EDITORIAL: When One of Us Hurts
“Today is a difficult day, and there will be many more ahead.” – WYFF News Director Bruce Barkley
Journalism is a small world. As with so many other professions, when one of us - or our families - hurts, we all hurt.
We are hurt, and diminished in so many ways, today because of the deaths of television journalists Mike McCormick and Aaron Smeltzer. They were covering the breaking news of floods in Tryon, North Carolina, last week when their SUV was hit by a falling tree. Clinton had a power outage last Wednesday, because a falling tree downed a power line; and we would expect linemen to fix it, to get the power back on as quickly as possible, to risk their lives working with high voltage, something they have been trained to do, and to mark it up as “just another day on the job.”
For McCormick and Smeltzer, last Monday evening was one of those - just another day covering the at-times-volatile weather of North and South Carolina. Maybe it’s just us, but that volatility seems to have gotten even more pronounced since the Hundred Year Flood of 2015. We journalists normally don’t go in first, certainly not as law enforcement officers, National Guard, emergency medical technicians and electrical linemen do when bad weather hits. But we are on “the front lines” reporting and warning - all journalists who’ve been in the business a while have stories about “watching the creek rise” and “keeping an eye on that cloud.” Sometimes, we’re even rewarded with rainbows.
For Mike and Aaron, there is no rainbow. Just a tragedy, and we all grieve with their families, friends and colleagues.
A little background - the place these two journalists were working is about 25 miles northwest of the TV station. “I had done an interview with Mr. McCormick about 10 minutes before we got the call,” Tryon Fire Chief Geoffrey Tennant said, “and we had talked a little bit about how he wanted us to stay safe and I wanted him to stay safe.” As the remnants of Subtropical Storm Alberto were expected to bring more heavy rains and mudslides, the chief told the journalists to be careful, too. “Ten minutes later we get the call and it was them,” Tennant said at a news conference, his voice cracking. The TV vehicle engine’s was still running and the transmission was in drive when crews found it. The men died instantly, said Tennant, who called the deaths a “freak of nature.” McCormick had worked for the NBC affiliate since 2007, and Smeltzer had worked in news in the region for more than a decade, according to WYFF.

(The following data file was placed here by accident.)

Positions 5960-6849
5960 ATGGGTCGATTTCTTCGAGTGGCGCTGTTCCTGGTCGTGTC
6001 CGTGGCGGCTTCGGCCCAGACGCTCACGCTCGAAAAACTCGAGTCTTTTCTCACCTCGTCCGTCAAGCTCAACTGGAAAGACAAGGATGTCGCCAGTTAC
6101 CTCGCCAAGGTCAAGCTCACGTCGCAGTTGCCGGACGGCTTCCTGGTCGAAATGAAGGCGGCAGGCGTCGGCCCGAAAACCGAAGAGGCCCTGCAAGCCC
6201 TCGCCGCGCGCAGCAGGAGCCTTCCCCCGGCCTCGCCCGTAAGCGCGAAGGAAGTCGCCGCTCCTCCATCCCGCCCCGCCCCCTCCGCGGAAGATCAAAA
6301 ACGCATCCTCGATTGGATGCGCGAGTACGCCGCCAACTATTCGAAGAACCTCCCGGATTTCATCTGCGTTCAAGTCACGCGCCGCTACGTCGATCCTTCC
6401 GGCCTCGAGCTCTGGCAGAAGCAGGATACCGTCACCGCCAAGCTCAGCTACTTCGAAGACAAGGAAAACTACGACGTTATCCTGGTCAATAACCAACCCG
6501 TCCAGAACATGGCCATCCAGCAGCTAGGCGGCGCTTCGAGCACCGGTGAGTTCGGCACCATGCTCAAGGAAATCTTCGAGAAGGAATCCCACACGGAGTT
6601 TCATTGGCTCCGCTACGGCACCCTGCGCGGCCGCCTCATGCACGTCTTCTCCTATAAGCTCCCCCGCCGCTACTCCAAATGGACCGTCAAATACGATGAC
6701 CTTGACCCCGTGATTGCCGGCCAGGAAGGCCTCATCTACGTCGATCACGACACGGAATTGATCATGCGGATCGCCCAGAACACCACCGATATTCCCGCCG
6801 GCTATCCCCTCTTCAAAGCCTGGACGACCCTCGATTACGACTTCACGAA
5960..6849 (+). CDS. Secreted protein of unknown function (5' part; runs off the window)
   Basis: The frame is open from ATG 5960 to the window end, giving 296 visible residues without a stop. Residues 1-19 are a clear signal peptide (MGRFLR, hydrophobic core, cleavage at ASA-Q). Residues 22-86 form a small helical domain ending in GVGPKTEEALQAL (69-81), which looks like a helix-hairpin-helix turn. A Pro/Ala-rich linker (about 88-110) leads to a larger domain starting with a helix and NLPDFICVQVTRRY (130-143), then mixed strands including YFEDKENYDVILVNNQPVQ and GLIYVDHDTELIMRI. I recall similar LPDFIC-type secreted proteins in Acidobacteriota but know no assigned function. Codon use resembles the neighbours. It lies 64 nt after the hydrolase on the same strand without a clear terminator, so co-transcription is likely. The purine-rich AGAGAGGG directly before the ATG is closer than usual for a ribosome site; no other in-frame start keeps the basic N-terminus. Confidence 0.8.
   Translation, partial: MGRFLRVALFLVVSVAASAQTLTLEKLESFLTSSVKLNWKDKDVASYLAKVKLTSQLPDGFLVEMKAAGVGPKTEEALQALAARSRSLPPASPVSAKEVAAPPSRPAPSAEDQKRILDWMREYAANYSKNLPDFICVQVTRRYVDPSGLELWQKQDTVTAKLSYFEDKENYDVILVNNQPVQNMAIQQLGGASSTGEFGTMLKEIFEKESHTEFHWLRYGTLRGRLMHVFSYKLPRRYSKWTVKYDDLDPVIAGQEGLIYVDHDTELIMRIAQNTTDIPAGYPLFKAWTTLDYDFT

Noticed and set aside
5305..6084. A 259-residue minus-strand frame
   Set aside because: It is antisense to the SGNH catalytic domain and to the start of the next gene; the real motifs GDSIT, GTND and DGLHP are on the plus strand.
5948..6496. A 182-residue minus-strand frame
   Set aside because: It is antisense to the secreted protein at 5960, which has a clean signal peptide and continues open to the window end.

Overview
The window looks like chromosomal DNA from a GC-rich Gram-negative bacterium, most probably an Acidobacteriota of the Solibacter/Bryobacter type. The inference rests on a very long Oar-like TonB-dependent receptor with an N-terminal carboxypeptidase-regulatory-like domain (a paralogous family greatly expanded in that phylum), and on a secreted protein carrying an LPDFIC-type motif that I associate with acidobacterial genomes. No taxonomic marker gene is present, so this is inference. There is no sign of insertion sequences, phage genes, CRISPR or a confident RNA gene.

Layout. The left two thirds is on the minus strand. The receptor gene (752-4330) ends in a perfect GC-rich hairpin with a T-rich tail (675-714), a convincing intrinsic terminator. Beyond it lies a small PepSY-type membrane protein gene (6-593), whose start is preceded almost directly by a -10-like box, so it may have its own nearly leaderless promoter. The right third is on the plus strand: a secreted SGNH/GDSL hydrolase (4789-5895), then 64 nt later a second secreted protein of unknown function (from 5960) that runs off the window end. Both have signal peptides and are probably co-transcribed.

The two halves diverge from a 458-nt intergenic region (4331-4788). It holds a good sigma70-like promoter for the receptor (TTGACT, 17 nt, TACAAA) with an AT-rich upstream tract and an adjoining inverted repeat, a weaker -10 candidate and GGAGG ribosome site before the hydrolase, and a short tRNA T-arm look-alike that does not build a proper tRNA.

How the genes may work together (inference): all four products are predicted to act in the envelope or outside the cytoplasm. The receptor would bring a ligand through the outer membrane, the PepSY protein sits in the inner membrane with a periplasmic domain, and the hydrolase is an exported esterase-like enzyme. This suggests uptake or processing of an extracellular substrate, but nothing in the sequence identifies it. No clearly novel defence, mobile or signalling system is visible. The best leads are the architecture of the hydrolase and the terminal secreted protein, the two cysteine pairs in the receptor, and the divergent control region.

Services for both men have been conducted.
News 4 Anchor McCormick’s service was Saturday, June 2, at the Central United Methodist Church in Spartanburg. Memorials may be made to the Spartanburg Humane Society, 150 Dexter Road, Spartanburg, SC 29303; Spartanburg Soup Kitchen, 136 South Forest Street, Spartanburg, SC 29306; or Mobile Meals Services, P O Box 461, Spartanburg, SC 29304.
Photojournalist Smeltzer’s Celebration of Life was Thursday, May 31, at Seawright Funeral Home in Inman. Aaron’s family would like donations to be sent to the Spartanburg Humane Society, 150 Dexler Road, Spartanburg, SC 29303; or Raintree Jacks, a Jack Russell Rescue, 1913 Watkins Road, Cassatt, SC 29032.
Journalists have died in war. Journalists died on 9/11/2001. Journalists are targeted by terrorists, foreign and domestic, every day in every corner of the world. “Observe and report” - and “warn others” in the case of McCormick and Smeltzer - has never been more dangerous. We have a healthy respect for danger; sometimes it just finds us.
(Information from Society of Professional Journalists, Region 3, and The Greenville News)